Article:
Happy Thursday and welcome back to The Spin! Today we check out what Amazon's increased fees for third-party apparel sellers might indicate about the company's own fashion ambitions. We also look at the impact of tightened assortments in luxury retail on off-price marketeers, and tell you why the Dutch police is on the lookout for kids in Gucci garb. Enjoy the read and feel free to share! Cheers, Ulrike


Cleaning house. Just days after Amazon increased the monthly US Prime membership fee by 18 percent, the online giant is hitting third-party merchants by raising seller fees for fashion retailers, possibly to support its own efforts in the category. Amazon elevated the fees for items in the Clothing & Accessories category from 15 to 17 percent, for handbags and sunglasses retailing for more than $75 from 15 to 18 percent, and for jewelry to 20 percent on the first $250 of the retail price, with an additonal 5 percent after.


Dissing the discount. Following years of declining margins and profits, large US brands and retailers including Michael Kors (earnings call transcript), Ralph Lauren and the Gap group are scaling back on the heavy discounts their customers have become so accustomed to. Simultaneously, they have been cleaning up their inventory, which is bad news for off-price retailers who used to snap up excess merchandise.


Getting it done. Following protests, Amazon had to pull an array of items with "Slavery gets shit done" prints from its assortment. Offers by third-party retailers included bibs for babies, T-shirts, bags and mugs. According to Amazon, these items did not match the online giant's selling guidelines, with accounts of violators subject to potential removal.



From Burberry to Ralph Lauren. Alice Delahunt has been named Chief Digital Officer at Ralph Lauren Corporation, effective April 1. In this newly created position, Delahunt, who currently serves as Global Director of Digital and Social Markeing at Burberry, is supposed to elevate (press release) the company’s global digital platforms and enhance the digital experience for consumers across all channels to drive consumer acquisition, retention, value and revenue. She will report directly to CEO Patrice Louvet.

Deepening digital. To strengthen the digital team, Ralph Lauren promoted Laura Porco from Senior Vice President eCommerce at Club Monaco to the same position at Ralph Lauren North America. Her prior job went to Galen Hardy, who comes from MK-K and has previously been with Zappos.com for over nine years. Ralph Lauren’s digital boost started last July, when Valeria Juarez, who served as SVP for eCommerce EMEA had been promoted to SVP Digital Commerce International.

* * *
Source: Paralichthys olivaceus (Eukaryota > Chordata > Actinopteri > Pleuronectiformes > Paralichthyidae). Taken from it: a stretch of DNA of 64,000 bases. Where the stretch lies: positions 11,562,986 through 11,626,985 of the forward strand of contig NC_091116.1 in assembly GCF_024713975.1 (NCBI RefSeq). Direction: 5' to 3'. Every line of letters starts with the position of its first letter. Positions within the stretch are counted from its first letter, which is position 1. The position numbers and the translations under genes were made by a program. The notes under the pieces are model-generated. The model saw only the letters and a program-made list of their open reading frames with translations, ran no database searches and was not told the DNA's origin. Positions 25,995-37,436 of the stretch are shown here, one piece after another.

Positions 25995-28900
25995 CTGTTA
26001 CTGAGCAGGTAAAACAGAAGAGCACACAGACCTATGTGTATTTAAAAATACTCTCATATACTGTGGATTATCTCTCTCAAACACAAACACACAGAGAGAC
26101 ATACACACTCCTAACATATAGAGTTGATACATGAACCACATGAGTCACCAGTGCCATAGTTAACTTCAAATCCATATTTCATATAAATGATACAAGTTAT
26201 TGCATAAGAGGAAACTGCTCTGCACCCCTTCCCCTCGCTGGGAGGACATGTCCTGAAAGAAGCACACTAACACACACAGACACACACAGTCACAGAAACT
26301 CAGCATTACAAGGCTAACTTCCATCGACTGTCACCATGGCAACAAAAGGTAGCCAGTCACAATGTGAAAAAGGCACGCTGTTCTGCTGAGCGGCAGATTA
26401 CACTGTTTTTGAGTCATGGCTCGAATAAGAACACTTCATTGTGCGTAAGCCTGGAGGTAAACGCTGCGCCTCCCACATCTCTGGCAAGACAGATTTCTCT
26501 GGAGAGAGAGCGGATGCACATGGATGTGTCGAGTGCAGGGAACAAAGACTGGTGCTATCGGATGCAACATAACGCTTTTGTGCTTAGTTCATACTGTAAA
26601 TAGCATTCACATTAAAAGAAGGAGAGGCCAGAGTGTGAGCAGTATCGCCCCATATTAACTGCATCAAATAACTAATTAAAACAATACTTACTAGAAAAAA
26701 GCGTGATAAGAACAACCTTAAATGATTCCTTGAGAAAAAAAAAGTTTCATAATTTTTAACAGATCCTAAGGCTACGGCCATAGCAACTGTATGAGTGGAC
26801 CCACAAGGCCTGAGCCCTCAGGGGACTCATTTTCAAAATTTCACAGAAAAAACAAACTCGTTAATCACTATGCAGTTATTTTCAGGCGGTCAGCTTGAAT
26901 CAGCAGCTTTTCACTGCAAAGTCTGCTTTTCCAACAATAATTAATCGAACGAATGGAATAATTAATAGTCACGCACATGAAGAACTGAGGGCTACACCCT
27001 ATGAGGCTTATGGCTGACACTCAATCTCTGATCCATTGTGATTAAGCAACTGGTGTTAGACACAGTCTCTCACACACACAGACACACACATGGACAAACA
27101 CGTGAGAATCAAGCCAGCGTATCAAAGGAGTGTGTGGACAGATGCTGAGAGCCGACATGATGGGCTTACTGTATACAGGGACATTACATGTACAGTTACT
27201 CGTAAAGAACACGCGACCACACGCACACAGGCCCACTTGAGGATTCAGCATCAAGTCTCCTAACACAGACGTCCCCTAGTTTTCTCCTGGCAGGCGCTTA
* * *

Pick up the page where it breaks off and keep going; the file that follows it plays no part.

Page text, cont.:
Taxing issues. Since most US retailers largely operate domestically, they are bound to benefit from reduced corporate tax rates. But the US tax reform also includes a limit on the amount of interest expense that can be deducted against income, constraining highly leveraged companies. As a result, experts expect both an increased number of corporate takeovers, investments in automation and stock buybacks as well as more lay-offs and a stronger acceleration of bankruptcies.

King pins. Most marketers just measure the number of times an influencer's product post gets liked or commented on, neglecting the fact that many get re-posted on other social platforms. This habit severely reduces the view of the broader impact. A Forever 21 post on Instagram, for example, generated an earned media value of $21,563 for the brand. When pinned on Pinterest as well, the same content earned an additional $121,050.

Dressed to kill. In a controversial pilot program, members of the Dutch police force are going to confiscate (in Dutch) luxury clothing from youngsters who they believes could not legally afford it. Among items on top of the watch list are Rolex watches and Gucci jackets, which are going be taken from suspects right on the street. In the past, police already looked at cars to determine possible criminal action. Critics slam the program as racial profiling and doubt that it's legal to confiscate anything.


White on black. "How to Slay: Inspiration from the Queens & Kings of Black Style" is a new coffee-table book on the broader influence of black fashion. Written by the former editor-in-chief of Essence Magazine, Constance White, it examines (paywall) black style icons from Aretha Franklin to Michelle Obama as well as black style subjects including "natural hair and other crowns". The 220-page book will be released on February 6 by Rizzoli.


is a product
delivered to you by
textilwirtschaft.de | Imprint